[00:14:00] So that's another great way to get employees involved and engaged in your safety program, because what you have to realize is that engagement comes from participation. It's not like they're just gonna be engaged just because you want them to be engaged. They actually have to be part of the planning in order to be engaged in the outcome.
Right. So what I want you to think about is, I don't know if your companies do this, but I know a lot of companies they'll do like company parties and things like that, like celebrations for birthdays or anniversaries or let's say someone's retiring. Right? And I love working for companies who do that, but I am typically such a busy person that I am never part of the planning.
And also because I'm typically in an executive position, the people planning these things never typically ask me to participate either. So it's usually done by the administrators.
[00:15:00] So then what happens during this company party is the administrators who have been planning this party the whole time are super excited.
They're really focused on the details. They really enjoy everything that's going on. But everybody else who has come to it, right, they're all like, this is great. This is a lot of fun. Let me drink some punch, have some cake. But are they as engaged as the administrators who actually plan the party? Probably not.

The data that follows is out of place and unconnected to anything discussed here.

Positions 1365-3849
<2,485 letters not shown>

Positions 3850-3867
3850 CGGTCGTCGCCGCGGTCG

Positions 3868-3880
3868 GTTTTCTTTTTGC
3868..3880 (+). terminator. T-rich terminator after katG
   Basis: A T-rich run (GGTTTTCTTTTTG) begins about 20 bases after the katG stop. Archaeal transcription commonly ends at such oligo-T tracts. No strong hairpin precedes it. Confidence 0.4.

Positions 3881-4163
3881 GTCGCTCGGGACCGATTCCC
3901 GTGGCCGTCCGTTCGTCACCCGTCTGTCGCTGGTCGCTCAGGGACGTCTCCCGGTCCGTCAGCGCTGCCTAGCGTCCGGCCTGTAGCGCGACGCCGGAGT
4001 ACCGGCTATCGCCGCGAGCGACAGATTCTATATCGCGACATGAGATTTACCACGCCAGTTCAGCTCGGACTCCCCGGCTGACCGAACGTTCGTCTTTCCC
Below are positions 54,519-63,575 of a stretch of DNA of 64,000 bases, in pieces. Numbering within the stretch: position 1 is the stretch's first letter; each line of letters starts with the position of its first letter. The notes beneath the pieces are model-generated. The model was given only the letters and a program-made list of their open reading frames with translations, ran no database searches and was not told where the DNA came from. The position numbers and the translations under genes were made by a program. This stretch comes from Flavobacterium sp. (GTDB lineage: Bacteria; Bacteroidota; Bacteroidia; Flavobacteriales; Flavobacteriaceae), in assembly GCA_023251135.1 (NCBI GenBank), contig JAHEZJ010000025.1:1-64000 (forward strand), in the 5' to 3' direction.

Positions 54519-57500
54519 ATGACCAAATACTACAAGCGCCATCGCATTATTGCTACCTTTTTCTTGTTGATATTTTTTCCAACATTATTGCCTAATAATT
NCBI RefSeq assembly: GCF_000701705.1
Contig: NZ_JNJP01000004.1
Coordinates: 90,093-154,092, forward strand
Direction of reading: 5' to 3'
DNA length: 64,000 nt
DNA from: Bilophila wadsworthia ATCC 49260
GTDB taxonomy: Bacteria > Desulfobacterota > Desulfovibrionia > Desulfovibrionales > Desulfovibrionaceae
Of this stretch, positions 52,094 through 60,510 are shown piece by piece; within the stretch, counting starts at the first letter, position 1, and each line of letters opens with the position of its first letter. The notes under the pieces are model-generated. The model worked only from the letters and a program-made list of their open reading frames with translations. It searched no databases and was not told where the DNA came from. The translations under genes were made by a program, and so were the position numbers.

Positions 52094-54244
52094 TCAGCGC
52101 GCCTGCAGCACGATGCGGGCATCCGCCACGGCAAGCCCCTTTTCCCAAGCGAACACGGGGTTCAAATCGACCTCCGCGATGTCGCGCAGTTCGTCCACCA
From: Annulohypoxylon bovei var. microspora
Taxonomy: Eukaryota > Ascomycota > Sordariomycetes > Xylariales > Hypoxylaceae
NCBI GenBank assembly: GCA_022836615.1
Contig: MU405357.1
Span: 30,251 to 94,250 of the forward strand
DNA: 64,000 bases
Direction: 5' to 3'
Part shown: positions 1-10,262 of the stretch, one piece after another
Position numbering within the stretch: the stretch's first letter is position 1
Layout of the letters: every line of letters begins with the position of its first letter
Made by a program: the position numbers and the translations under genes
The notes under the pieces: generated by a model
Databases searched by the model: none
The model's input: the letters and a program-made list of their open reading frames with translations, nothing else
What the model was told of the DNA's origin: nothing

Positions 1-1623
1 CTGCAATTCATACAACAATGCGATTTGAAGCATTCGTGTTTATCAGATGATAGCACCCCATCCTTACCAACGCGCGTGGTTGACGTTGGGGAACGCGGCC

I know I personally am not like, I love that my companies do this and I love to watch the people get awards or watch the people blow out their candles, and that's really great. But in the back of my mind, I'm constantly thinking I have a task list, a mile long sitting at my desk, or I have this inspection to do, or I have to call the insurance company back or whatever it happens to be, right? But if I was part of planning that celebration, I would
[00:16:00] 100% be all in in it. So when it comes to safety engagement, it's the same exact thing. You don't wanna be the admin of the safety policy. You want to be the person that is gathering everybody together to participate, because the more people you are participating in your safety program, the more engaged everybody is going to be.
You wanna be like that admin that is delegating all the tasks of the event as opposed to the person who's doing all the work. This is really, really going off on a tangent, and I can hear myself thinking about all these other things I want to tell you. So I'm gonna bring it back and just go back to where we're saying that don't stop at just your formal engagement methods.
I'm not saying not to have them have your safety committees, have your training committees, do all of those things, but just know that
[00:17:00] safety committees are not the end all, be all of participation in safety. Every tiny little thing that somebody collaborates with you on in your safety program moves the needle on employee engagement and safety.
Every inspection, every training, every pre-shift meeting, every policy review, everything is an opportunity to build engagement. And when you do this enough, when you have a workforce that is engaged in your program, you are going to change your culture. Now, it doesn't come overnight, but it is going to happen.